THURSDAY, Dec. 31 (HealthDay News) -- If you are among the many who welcome in the new year with a glass of bubbly, consider this along with the fizz: Two glasses of champagne a day may do wonders for your heart and circulation by improving the way blood vessels function.
According to researchers from the University of Reading in the United Kingdom, champagne makes nitric oxide more available in blood vessels, which in turn assists in better regulation of blood pressure and a lower risk of blood clots. The benefit seems to come from polyphenols in the red grapes and white grapes used to make champagne, the study authors explained.
So, instead of waiting for something to celebrate, should you drink champagne every day? It's hard to say: the long-term effects of drinking champagne, which is a type of wine, aren't clear, although research has supported moderate consumption of other kinds of wine, the researchers noted.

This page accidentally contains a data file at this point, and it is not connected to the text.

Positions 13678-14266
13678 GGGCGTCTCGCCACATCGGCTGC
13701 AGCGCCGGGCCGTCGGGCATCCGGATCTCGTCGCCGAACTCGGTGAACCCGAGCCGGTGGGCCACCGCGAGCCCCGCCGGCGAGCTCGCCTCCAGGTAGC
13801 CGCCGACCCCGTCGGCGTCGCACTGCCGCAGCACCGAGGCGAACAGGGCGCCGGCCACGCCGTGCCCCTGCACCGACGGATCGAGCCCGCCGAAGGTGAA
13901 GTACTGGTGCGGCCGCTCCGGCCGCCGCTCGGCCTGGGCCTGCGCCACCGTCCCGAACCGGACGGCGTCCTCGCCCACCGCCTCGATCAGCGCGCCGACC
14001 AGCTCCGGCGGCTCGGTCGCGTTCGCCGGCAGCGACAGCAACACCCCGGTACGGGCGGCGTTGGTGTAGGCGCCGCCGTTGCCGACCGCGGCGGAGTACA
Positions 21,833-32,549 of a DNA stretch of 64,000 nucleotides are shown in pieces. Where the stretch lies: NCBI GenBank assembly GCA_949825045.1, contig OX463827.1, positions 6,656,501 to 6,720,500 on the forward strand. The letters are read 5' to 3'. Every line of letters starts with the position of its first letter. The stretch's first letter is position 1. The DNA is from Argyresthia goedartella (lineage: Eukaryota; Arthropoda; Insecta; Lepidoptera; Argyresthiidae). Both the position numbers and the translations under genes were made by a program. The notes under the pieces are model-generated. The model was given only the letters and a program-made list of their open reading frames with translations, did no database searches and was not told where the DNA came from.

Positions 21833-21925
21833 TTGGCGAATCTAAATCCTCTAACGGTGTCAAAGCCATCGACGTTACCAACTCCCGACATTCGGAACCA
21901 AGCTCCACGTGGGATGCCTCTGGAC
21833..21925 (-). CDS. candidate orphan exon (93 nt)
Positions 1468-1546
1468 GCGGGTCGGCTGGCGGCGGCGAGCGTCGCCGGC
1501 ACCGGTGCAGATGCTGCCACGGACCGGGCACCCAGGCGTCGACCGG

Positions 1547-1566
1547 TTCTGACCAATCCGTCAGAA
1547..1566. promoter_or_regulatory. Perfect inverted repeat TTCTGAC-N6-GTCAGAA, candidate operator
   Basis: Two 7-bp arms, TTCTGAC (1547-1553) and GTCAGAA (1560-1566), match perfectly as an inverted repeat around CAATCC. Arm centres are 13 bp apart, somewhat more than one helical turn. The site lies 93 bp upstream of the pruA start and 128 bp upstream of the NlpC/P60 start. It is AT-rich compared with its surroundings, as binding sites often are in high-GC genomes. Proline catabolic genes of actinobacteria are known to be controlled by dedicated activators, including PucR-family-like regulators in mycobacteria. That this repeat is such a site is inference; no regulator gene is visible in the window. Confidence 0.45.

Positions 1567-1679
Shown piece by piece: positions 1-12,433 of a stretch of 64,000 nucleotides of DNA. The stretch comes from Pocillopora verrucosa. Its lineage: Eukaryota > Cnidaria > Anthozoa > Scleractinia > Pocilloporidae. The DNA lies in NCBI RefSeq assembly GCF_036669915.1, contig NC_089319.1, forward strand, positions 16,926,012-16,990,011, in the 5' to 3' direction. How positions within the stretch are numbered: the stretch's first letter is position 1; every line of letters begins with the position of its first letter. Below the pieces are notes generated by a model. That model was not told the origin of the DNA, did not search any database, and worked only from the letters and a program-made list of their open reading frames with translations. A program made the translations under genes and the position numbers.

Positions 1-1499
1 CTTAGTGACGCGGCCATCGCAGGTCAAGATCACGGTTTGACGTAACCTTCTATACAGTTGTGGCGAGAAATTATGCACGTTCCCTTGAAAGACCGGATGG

"We always encourage a responsible approach to alcohol consumption, but the fact that drinking champagne has the potential to reduce the risks of suffering from cardiovascular diseases, such as heart disease and stroke, is very exciting news," Jeremy Spencer, a professor of molecular nutrition at the University of Reading department of food and nutritional sciences, said in a university news release.
The findings were published online and will appear in an upcoming print issue of the British Journal of Nutrition.
Learn more about wine and heart health from the U.S. National Library of Medicine.
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